S6E16 - Ben H.
Ben is a high school sophomore in Utah. Ben’s miso got significantly worse this past year and so he’s been grappling with that at school. We talk about his efforts to voluntarily try exposure therapy as a way to habituate to triggers, self-triggers, improv theatre and some lessons it brings for dealing with miso, plus we talk about miso and the holidays as well as talking with his grandfather about PTSD from war experiences, and what he thinks of Ben’s miso.
Disclaimer: These are machine-generated transcripts and so are not completely accurate. However they will be manually updated over time until they are.
[00:00:00] Adeel: Welcome Ben to the podcast. Good to have you here. Thank you. It's good to be here. Yeah, I, the one question I usually ask regularly up front is where are you
[00:00:08] Ben: located?
Oh currently I'm in Salt Lake City, Utah. Oh, okay.
[00:00:13] Adeel: Cool. Great. And yeah. What do you do there?
[00:00:15] Ben: Currently I'm a student. I'm a sophomore in high school right now. Yeah. Very
[00:00:20] Adeel: cool. Yeah, I've had a, actually, I don't know, it's been a while since I've had a high school. I've had a number of college students, but but yeah, we've definitely had some in the past, so this should be quite interesting.
Yeah. So I guess, how are things for, so obviously school is on, what are we, yeah. First month of school. How has it been so far this
[00:00:37] Ben: year? It's been it's been different this year. Not in terms. The actual school con content. But I suppose just jumping straight into things yeah.
Yeah. My misophonia is like it's grown worse over the summer, so coming back to school is difficult this year.
[00:00:52] Adeel: Ah. Over the summer it got worse. How
[00:00:54] Ben: I'm not sure what really prompted it, but I know, excuse me, I noticed that. , as summer progressed and as it got closer to school I was just noticing more and more things, more and more sounds, I was getting triggered by a lot more.
And now that school has started, I feel like it's my misson has evolved to more than just, traditional triggers. It's it's now it's going into like speech patterns and like things that you wouldn't really consider triggers.
[00:01:23] Adeel: Yeah. Yeah, some people have, all kinds of triggers could be triggers to words, it could be triggers to obviously visuals or sometimes touch, things like that.
Yeah while maybe not super common, there are, it's not unheard of to have kinda quote unquote unusual triggers. But o over the summer was there anything unusual about, or anything extra stressful maybe or that you can.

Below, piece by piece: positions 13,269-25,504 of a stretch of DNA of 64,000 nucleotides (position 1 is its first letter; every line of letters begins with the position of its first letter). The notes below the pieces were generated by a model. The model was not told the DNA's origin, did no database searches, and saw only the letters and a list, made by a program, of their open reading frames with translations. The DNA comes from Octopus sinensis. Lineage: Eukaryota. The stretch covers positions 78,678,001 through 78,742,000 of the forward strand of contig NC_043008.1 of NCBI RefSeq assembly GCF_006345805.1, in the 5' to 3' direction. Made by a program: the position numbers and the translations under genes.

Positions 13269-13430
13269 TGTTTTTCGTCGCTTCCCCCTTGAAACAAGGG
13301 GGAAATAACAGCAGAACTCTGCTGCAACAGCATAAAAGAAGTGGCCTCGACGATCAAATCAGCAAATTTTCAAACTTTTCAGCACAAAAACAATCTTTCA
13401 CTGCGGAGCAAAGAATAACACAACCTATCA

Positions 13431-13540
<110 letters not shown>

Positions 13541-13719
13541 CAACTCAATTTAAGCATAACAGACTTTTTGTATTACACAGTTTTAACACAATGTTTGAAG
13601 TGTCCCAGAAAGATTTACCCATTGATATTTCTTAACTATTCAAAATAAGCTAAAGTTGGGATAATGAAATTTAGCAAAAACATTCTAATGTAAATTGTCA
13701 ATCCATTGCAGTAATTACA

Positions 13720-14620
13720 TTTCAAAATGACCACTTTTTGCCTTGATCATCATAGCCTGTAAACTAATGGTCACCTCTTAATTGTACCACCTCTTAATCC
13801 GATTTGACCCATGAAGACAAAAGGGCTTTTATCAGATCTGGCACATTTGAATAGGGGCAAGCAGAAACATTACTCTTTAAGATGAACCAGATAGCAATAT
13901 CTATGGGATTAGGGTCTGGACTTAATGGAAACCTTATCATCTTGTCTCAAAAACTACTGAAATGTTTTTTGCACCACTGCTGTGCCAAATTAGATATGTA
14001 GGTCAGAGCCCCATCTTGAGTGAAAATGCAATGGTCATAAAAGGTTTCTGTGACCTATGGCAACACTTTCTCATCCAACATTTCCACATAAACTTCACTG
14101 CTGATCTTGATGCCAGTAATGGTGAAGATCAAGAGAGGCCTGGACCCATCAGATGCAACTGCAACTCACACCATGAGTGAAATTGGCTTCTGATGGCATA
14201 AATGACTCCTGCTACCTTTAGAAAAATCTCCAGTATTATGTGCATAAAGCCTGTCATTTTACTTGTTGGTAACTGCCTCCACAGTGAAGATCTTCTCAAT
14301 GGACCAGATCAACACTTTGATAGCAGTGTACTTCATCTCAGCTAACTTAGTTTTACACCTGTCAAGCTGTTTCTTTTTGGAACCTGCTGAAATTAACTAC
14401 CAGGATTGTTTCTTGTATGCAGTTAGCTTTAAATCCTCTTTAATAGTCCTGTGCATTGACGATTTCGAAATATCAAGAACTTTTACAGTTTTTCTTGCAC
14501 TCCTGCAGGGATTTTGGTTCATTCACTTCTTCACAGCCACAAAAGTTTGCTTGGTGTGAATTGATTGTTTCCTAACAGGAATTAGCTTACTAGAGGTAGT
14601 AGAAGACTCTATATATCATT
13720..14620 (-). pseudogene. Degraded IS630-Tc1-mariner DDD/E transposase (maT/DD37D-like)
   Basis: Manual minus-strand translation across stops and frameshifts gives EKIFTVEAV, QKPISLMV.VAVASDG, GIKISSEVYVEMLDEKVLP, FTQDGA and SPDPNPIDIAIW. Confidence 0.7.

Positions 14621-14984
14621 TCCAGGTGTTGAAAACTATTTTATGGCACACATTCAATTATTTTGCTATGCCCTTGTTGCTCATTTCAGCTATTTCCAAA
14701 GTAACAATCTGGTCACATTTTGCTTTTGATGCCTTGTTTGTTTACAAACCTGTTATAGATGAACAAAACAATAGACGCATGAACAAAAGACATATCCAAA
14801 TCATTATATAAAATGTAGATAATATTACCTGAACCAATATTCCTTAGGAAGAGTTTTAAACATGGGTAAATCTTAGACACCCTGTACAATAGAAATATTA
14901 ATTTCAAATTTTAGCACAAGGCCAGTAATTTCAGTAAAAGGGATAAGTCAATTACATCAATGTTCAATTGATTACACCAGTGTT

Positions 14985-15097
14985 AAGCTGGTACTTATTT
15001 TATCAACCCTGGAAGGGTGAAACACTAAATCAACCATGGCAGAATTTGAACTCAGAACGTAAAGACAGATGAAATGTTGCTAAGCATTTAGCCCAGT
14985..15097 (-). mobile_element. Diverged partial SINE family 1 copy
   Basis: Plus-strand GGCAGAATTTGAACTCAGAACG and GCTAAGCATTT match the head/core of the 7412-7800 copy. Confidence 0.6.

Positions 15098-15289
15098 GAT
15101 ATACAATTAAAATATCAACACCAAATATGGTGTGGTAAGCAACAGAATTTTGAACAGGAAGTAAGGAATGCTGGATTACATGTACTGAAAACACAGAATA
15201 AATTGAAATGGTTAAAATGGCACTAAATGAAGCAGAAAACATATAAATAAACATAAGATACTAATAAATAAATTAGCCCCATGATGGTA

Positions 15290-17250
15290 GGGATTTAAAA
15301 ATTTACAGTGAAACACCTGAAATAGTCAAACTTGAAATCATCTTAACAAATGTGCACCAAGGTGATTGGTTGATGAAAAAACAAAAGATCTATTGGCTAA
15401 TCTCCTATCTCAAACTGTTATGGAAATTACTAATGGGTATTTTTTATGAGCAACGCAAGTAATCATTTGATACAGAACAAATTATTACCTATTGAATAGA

[00:01:44] Ben: Not nothing really out of the ordinary. I started working for the first time.
[00:01:50] Adeel: okay. Okay. And how was what kind of work environment was it?
[00:01:53] Ben: So I, instead of working for, some big company, I I guess the easiest way to explain it is I run a small business. I make products out of wood and. Nice 3D printing things and I sell them at local festivals yeah, like maker affairs and online sometimes too.
[00:02:09] Adeel: .
Very cool. And oh, that's great. And then so when you do that, I guess you're doing it on your own, right? So it's not it's not like you're sitting in an office around a lot of other people. Yeah. Okay. So that's probably not necessarily, yeah, that's interesting cuz yeah, I would think that's actually.
would maybe have helped because it gives you more alone time. It gives you a little bit of an outlet. And yeah maybe let's go in, let's go, let's rewind even further to like early days for you, which I guess if you're a sophomore in high school, it's not much far back, but when do you notice things starting up for you?
[00:02:38] Ben: I've always. Little or I don't know, maybe eight or nine. I would specifically, I wouldn't classify it as the pain I feel when I get triggered nowadays. , but I would get really on edge about the way my sister ate. , I would just, I would Why are you eating like that?
And in, in the years after I, I'd forgotten about that. Let's see, maybe last spring of 2021. , I I started having these feelings. Of, rage and like uncontrollability and just pain when I heard eating noise. Was it
[00:03:11] Adeel: more than just your sister now?